Essay Instructions: Discuss the extent to which langston hughes and adrienne rich use poetry as a means of challenging cultural or social complacency.
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Essay Instructions: Article Analysis-Using an article from electronic Reserve Readings as a research source, prepare a 350-700-word article analysis on managerial communication. The reserve reading chosen is Capozzoli,T.K. (1999,November).Conflict Resolution-a key ingrediant in successful teams. supervisons, 60(11), 14-16. read reserve reading below. Also use the article analysis guidlines to organize your thoughts. dont need to include in paper only to help with doing the outline of paper.Article Summary Guidelines
Criteria required in the presentation summary should include the following:
1. List three key points from the article.
2. List two critical thinking questions to ask the class about the article.
3. Explain how this article relates to you or your profession.
4. Source of article (MLA or APA style).
Begining of Reserve Readings:
Conflict resolution - a key ingredient in successful teams
Thomas K Capozzoli. SuperVision. Burlington: Nov 1999.Vol.60, Iss. 11; pg. 14, 3 pgs
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Subjects: Managerial skills, Conflict resolution, Teams, Guidelines
Classification Codes 9190 US, 2200 Managerial skills, 9150 Guidelines
Author(s): Thomas K Capozzoli
Publication title: SuperVision. Burlington: Nov 1999. Vol. 60, Iss. 11; pg. 14, 3 pgs
Source Type: Periodical
ProQuest document ID: 45982839
Text Word Count 1388
Article URL: http://gateway.proquest.com/openurl?url_ver=Z39.88-2004&res_dat=xri:pqd&rft_val_fmt=info:ofi/fmt:kev:mtx:journal&genre=article&rft_dat=xri:pqd:did=982839&svc_dat=xri:pqil:fmt=text&req_dat=xri:pqil:pq_clntid=13118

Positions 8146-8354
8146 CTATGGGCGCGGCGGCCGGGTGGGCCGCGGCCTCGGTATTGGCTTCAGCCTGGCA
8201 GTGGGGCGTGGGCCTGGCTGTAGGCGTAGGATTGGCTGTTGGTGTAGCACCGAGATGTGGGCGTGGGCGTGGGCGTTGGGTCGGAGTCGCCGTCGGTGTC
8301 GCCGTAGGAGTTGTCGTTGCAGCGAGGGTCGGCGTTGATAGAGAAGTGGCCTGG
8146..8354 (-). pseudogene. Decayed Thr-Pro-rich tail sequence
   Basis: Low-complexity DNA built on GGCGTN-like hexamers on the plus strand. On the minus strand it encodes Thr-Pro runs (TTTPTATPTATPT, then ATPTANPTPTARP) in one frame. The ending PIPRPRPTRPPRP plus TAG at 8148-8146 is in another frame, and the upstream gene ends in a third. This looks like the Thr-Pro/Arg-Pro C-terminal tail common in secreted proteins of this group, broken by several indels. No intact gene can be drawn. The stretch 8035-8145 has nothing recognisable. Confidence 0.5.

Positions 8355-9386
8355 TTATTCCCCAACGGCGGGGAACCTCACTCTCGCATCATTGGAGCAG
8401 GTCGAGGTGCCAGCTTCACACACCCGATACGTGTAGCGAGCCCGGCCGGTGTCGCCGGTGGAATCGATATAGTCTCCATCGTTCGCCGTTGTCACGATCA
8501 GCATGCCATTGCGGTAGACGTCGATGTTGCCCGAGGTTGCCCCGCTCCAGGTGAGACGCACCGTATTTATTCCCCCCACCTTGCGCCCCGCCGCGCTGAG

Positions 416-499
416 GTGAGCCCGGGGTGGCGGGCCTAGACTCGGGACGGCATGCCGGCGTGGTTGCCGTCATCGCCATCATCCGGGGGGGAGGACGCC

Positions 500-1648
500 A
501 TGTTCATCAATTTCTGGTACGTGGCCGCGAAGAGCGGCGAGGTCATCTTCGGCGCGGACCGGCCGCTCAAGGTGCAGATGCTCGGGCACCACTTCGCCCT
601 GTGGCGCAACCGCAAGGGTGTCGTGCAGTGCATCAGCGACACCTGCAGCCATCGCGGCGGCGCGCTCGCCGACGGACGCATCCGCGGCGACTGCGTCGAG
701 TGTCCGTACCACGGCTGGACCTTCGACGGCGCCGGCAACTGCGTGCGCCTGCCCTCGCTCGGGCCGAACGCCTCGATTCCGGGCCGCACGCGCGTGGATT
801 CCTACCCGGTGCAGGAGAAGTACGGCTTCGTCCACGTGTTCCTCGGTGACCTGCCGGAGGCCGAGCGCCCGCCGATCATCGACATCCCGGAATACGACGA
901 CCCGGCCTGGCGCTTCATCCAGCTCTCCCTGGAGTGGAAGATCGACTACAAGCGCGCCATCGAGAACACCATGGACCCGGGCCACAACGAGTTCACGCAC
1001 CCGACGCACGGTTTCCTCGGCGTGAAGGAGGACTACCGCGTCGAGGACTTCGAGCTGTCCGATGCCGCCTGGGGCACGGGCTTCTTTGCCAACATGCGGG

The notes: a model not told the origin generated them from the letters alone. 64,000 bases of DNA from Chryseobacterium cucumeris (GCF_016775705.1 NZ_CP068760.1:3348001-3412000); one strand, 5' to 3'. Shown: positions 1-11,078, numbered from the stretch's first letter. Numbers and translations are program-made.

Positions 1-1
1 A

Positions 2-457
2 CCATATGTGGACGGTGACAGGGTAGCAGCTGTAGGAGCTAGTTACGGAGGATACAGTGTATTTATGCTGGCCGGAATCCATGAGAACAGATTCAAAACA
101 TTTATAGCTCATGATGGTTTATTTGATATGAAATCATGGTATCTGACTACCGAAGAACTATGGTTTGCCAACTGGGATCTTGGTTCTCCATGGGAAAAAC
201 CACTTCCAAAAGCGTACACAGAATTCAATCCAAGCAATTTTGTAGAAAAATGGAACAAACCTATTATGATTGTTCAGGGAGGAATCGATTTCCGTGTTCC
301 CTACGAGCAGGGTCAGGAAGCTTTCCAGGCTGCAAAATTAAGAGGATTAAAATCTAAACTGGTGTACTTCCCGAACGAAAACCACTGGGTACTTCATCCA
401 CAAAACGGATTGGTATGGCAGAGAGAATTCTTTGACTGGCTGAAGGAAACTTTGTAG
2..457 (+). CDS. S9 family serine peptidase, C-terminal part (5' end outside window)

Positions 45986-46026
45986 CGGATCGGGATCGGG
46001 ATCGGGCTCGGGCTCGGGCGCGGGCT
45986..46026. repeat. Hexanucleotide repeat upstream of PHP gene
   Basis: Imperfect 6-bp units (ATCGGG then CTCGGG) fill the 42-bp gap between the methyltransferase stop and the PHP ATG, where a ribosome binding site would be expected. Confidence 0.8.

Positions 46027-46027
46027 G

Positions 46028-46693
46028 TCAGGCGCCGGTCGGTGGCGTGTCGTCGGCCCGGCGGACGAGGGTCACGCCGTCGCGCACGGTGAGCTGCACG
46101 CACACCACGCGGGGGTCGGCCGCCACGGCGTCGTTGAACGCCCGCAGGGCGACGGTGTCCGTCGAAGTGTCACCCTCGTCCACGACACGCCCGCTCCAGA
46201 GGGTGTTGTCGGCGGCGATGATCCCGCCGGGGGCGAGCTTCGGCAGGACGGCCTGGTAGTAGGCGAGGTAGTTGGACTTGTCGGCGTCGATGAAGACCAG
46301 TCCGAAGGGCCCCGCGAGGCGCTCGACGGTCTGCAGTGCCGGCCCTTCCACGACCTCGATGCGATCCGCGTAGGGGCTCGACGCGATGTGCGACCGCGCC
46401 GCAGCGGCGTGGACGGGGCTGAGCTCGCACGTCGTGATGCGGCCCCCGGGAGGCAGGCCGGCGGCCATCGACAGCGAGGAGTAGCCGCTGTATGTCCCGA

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Abstract (Article Summary)
Although many people and organizations view conflict as an activity that is usually negative and should be avoided, conflict is a natural result of people working together. Without conflict, complacency in teams can occur and the development of the team and/or the team member can be seriously impeded. Appropriate skills in dealing with conflict can help teams and anyone else in the organization to deal with and effectively resolve disagreements which ultimately will lead to an overall more productive organization as a whole.
Full Text (1388 words)
Copyright National Research Bureau Nov 1999
Gary and Justin are a part of a self-directed workteam.
They are working on a problem of material delivery to their work stations. Gary has one point of view which he sees as very logical and has been trying to get the team to accept his solution. However, Justin views the problem in a different manner and is in total disagreement with Gary as to how to solve the problem and he does not know what to do. Because of this disagreement, the productivity of their workteam has suffered and there seems to be no solution to the problem. Gary and Justin are caught in a dispute and they need the skills to resolve it.
Although many people and organizations view conflict as an activity that is usually negative and should be avoided, conflict is a natural result of people working together. Without conflict, complacency in teams can occur and the development of the team and/ or the team member can be seriously impeded. However, many people who work in teams have never been taught how to deal with conflict and controversy effectively. Appropriate skills in dealing with conflict can help teams and anyone else in the organization to deal with and effectively resolve disagreements which ultimately will lead to an overall more productive organization as a whole.
The Nature Of Conflict